“For me, the level I’m at right now is wonderful,” Diyya says. “I can go out with my friends, go on bike rides with my dad, and travel with my family. I don’t know what it would be like today without my neuro-stim.”
A high school sophomore, she plays two instruments, is active on her school’s debate team, works part-time, and is considering a potential career in medicine.
Taking an active role in her healthcare
Of her experience as a CHOC patient, Diyya adds, “It was unusual for me to have a doctor talking directly to me, and asking questions of me, and not just talking to my parents. Dr. Chogle wanted to make sure that I was comfortable with everything, not just that my parents were OK with it. He spent a lot of time with us, and never made us feel rushed.”
Through these health challenges, Diyya has learned how to take an active role in managing her overall health.
“Diyya has learned how to communicate with the school nurse and her healthcare providers effectively,” Priya says.
As a parent, Priya is grateful that her daughter has access to cutting-edge treatment. Her team also recommended acupuncture and cupping, which have served beneficial during stressful times like finals week and AP testing.
“I am so grateful that Diyya has access to a healthcare team that takes the time to research what innovative options there are for the patients. Seeing the spark in her eye come back is priceless.”
This experience has made Diyya more sympathetic of others.
“Especially since my diseases were not very visible, I learned not to judge someone based off of just their looks,” she says. “You never know what they might be going through. It’s cheesy, but it’s true.”
Shortly after birth, Angelina was diagnosed with polymicrogyria. She remains under the care of many CHOC Children’s clinicians. Part of her treatment includes working with a speech and language pathologist, ...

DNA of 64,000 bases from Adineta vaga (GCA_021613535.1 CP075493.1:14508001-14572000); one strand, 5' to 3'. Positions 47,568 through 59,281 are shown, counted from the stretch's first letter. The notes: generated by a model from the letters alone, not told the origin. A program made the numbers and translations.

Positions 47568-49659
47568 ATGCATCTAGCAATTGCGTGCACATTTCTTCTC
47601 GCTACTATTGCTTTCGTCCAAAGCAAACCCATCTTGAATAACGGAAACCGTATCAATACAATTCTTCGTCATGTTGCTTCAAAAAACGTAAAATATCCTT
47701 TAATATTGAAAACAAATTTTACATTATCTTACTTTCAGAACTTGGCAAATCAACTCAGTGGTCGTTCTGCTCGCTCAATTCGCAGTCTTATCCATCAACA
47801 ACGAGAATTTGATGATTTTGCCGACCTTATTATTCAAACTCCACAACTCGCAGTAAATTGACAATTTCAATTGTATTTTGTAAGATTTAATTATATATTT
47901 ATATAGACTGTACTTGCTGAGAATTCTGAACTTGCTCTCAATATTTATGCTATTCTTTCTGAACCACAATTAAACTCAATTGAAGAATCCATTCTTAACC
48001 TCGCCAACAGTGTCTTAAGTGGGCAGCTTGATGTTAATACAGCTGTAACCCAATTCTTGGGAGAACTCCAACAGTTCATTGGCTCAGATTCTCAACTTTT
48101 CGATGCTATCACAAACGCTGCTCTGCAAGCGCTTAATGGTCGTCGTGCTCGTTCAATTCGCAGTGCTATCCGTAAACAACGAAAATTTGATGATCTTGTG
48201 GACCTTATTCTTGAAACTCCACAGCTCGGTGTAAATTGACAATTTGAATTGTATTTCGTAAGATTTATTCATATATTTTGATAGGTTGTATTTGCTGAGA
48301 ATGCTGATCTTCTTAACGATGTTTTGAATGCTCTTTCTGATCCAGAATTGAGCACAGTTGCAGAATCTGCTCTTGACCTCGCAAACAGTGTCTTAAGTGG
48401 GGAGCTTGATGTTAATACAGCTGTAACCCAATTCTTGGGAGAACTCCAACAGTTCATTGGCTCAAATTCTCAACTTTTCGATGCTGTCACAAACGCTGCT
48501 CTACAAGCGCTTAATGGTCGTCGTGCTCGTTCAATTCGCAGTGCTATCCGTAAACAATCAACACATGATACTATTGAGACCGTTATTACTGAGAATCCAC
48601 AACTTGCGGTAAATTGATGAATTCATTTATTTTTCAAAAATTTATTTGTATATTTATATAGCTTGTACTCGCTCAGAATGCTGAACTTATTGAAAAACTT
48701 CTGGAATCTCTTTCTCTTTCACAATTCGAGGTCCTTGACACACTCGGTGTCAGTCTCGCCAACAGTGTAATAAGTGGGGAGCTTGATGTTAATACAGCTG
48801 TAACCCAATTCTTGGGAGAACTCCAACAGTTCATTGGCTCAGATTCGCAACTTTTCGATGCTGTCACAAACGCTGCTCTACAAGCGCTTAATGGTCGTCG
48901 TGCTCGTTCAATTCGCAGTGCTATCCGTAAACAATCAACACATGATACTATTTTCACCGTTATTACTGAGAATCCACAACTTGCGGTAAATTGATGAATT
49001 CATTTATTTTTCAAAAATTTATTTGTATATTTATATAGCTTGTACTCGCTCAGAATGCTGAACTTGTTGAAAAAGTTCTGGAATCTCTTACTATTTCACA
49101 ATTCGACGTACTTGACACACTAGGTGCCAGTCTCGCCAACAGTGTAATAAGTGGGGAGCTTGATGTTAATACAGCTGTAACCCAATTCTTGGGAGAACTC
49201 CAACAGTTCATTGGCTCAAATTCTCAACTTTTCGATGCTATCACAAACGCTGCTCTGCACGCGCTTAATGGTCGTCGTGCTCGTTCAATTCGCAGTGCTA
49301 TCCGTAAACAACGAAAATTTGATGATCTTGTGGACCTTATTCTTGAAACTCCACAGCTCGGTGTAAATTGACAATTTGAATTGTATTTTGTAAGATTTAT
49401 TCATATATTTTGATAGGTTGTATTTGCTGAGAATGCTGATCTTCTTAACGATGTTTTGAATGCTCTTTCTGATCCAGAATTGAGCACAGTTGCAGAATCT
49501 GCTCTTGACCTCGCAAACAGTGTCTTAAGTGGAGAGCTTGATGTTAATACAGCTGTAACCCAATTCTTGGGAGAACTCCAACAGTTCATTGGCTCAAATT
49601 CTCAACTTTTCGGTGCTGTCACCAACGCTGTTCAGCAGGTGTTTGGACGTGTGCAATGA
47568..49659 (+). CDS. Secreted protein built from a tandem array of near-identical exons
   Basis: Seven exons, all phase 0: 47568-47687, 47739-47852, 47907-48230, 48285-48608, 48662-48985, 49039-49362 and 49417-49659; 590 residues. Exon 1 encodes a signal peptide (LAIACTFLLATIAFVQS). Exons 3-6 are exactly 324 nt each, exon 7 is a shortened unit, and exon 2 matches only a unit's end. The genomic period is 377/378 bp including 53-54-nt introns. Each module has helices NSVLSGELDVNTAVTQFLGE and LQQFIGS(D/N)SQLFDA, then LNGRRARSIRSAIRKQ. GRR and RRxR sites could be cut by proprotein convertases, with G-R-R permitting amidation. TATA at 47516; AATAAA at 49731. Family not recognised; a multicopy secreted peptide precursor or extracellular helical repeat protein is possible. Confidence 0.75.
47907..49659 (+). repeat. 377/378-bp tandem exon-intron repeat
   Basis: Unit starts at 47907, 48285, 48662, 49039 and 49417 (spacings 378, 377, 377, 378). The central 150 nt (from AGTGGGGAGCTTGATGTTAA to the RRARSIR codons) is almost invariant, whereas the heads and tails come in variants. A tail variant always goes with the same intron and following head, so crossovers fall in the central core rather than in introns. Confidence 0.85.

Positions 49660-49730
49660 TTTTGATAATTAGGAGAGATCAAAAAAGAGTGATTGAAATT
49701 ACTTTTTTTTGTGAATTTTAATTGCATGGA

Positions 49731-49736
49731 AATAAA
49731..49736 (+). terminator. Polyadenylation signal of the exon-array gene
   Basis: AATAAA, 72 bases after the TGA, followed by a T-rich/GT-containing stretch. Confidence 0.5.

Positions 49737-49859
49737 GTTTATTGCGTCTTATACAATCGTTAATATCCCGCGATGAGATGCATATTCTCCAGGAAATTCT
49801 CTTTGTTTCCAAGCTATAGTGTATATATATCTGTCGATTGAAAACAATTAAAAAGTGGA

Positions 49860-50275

After hearing her mother’s stories of the aftermath of her teenage tonsillectomy, Jenna Opp was a little worried before undergoing the procedure herself.
But thanks to a different technique offered by CHOC Children’s otolaryngologists, Jenna drank a smoothie right after the procedure, and by that night, she enjoyed eggs and French toast for dinner. Only two days later she was back in school and ready for a hamburger.
“I was expecting a lot more pain and not being able to talk and all those typical things,” the 18-year-old says. “But I was totally fine. I could eat and drink. I talked to my mom while I was still in the recovery room.”
In contrast, a traditional total tonsillectomy removes the entire organ, increasing bleeding risk and exposing muscle behind the tonsil, which increases pain.
In addition to decreasing the risk of post-operative bleeds, which can be fatal, the intracapsular tonsillectomy technique has shown to dramatically lower hospital readmission rates due to pain and dehydration.
Further, patients like Jenna do not require opioid pain medication and are returning sooner to school and a regular diet, Dr. Pham says.
“They offered to do it the old way or the new way,” Jenna says. “They told me the new procedure is way less painful and only takes a couple days for recovery. I was like, ‘I’m sold on that’ and it was awesome.”
Here are some frequently asked questions about intracapsular or painless tonsillectomies:
Q: Do the tonsils regrow?
A: The regrowth rate of intracapsular tonsillectomy at CHOC is 0.5 to 1%.
Q: Does an intracapsular tonsillectomy take longer than a traditional tonsillectomy?
A: No. The procedure takes the same amount of time – 30 to 45 minutes.
Q: Has this procedure been practiced in other places?
A: Intracapsular tonsillectomy is growing in popularity in the United States. Elsewhere in the world, such as in Sweden and France this procedure is already the preferred method of tonsil removal.
Q: Will a patient need pain medication after this procedure?
A: Usually children will require only over-the-counter pain medication for a few days after surgery. Some children do not require any pain medication.
Q: How old does a child have to be for intracapsular tonsillectomy?
A: There are no age restrictions for this procedure.
Tonsils are removed much less frequently than in the past, but removal may be necessary under specific circumstances. “There are two predominant reasons for removing tonsils and/or adenoids in children,” ...